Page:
My Blog Motto

"Good judgement comes from experience, and often experience comes from bad judgement"

~Rita Mae Brown

Sunday, June 23, 2013

Life's Work

What is the first question people typically ask when you first meet?
"What do you do for a living?"
For those of us who are not formally employed, running a business or in school that question can evoke some less than comfortable emotions. In our culture we are defined by our occupations almost more than by anything else we do. Even parenting, that vital consuming and essential role is not 'enough' in today's world. I have my own feelings about that but that's another topic for another day, and besides my children are grown so I can no longer claim Motherhood as my profession anyway.
It has been over two years since I have had a full time job and I've begun to adapt to this status. I have also learned some clever ways to respond to the big question, some of them are reasonably graceful. But before I was able to do this I needed to be okay with my status in my own heart and mind. Even now the level of being ok with it can fluctuate depending on other things that are effecting my mood and sense of self.
You would think that with unemployment rates holding steady over the past several years there would be less stigma surrounding unemployment and to a certain extent there is. What clearly is not acceptable to most people is the condition of being at peace with unemployment. The prevailing assumption is that if one is unemployed you must be desperately searching for work and quite possibly willing to accept any opportunity that is presented. The old "McDonalds is always hiring" mentality. As a matter of fact they are not always hiring, and even if I were willing to subject myself to the humiliation of working there they certainly aren't hiring grown women with Masters Degrees. McDonalds aside, I am frequently given well intentioned suggestions as to where a person with my employment history and qualifications can apply for work. Sometimes, if I feel up to it, I will let the person know that I have applied at each of the places they suggest...and I have. Sometimes these jobs require a State licence, most require a car and insurance (I have neither) and many of them have interviewed me but ultimately chose another candidate. I honestly did put in a good year of applying and interviewing after my last job ended. I even applied for hourly wage service sector jobs, finally omitting my hard earned education from my resume so I wouldn't be considered overqualified. Still no luck. While age discrimination is illegal, it's nearly impossible to prove. I read somewhere the other day that Social Security claims have risen by 20% among people between the ages of 50 and 60 since the economy crashed or fell or whatever it did. There are plenty of other statistics that point to the fact that people my age are not getting hired to fill the scarce jobs that are available.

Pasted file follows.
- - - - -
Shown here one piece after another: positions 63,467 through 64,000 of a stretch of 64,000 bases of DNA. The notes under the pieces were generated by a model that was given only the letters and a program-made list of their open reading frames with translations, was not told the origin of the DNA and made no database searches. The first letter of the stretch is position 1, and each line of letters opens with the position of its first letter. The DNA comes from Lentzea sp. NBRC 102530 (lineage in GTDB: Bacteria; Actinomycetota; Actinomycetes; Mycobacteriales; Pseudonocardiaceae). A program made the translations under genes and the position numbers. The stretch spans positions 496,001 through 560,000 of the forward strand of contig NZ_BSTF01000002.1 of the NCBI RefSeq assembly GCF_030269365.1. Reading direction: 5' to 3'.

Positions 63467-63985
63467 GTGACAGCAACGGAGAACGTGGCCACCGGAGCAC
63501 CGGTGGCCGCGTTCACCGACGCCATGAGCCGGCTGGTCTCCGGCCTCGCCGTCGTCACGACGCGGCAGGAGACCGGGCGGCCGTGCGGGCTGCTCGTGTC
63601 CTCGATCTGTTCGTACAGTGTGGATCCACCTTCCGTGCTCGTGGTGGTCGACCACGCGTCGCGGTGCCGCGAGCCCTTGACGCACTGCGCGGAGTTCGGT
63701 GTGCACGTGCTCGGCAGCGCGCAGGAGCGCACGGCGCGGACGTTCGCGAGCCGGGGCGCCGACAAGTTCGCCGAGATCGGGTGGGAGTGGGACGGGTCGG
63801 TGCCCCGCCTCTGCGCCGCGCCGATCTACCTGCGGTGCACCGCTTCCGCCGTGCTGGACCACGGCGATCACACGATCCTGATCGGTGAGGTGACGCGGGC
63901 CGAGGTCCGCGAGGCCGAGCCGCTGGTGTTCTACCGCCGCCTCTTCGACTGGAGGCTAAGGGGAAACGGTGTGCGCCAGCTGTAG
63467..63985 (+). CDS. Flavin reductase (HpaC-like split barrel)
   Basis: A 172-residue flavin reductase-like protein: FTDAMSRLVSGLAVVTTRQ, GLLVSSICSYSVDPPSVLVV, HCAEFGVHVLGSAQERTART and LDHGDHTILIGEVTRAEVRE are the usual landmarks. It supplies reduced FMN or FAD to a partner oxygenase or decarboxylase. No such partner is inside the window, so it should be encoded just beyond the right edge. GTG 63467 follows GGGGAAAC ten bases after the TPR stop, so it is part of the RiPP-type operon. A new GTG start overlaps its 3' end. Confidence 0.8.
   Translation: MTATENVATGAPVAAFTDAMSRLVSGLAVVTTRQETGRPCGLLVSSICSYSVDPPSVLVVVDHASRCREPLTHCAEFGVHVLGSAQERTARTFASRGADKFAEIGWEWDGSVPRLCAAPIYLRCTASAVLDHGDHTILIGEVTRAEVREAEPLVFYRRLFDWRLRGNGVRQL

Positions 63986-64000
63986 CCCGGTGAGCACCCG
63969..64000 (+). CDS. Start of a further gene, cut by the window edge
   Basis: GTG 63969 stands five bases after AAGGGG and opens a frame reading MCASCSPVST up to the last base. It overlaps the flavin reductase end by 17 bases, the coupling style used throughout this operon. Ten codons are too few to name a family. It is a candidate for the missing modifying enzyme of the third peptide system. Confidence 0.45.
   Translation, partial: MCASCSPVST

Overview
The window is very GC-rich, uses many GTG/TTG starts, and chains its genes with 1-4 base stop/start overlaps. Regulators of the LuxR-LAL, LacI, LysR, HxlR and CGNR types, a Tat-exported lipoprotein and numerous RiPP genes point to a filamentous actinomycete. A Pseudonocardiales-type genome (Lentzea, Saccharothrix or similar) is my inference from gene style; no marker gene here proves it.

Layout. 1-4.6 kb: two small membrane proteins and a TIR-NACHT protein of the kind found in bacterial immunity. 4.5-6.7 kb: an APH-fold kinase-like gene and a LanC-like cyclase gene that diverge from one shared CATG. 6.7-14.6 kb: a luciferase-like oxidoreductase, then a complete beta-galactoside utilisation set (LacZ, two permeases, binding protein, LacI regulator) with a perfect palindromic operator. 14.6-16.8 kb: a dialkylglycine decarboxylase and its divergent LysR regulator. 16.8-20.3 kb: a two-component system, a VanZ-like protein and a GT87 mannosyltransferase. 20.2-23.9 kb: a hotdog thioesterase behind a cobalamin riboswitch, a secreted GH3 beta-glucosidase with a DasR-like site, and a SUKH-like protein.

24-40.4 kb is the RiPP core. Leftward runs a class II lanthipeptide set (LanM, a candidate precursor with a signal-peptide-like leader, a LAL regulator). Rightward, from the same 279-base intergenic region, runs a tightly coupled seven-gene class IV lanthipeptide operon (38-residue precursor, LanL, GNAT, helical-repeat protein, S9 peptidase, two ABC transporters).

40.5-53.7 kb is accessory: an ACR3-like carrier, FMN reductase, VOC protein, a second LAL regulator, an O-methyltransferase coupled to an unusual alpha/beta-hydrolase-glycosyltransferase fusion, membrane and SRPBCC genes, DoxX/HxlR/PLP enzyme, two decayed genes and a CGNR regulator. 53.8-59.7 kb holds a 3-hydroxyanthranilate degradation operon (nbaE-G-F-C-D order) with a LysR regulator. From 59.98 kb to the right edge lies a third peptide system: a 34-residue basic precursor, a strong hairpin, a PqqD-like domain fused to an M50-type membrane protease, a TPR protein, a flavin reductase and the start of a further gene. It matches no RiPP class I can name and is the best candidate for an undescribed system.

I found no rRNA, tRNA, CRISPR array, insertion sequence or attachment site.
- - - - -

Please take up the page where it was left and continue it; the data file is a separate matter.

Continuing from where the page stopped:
When I finally had applied for every Social Work/Advocacy/Case Management position in town  and had nothing but a folder of rejection letters to show for it I decided I might as well take on the grueling yearlong medical treatment for a disease I've been carrying around for many years. During that process I was able to qualify for Social Security Disability and Medicare, just in the nick of time as my Unemployment was about to run out. So that kept me pretty busy for a year and since I looked and felt like death not quite warmed over no one bothered to ask if I was looking for work.
 Now after all this time I really am not all that fired up to go back to work 40 hours a week. I am, in fact, downright happy to be not working.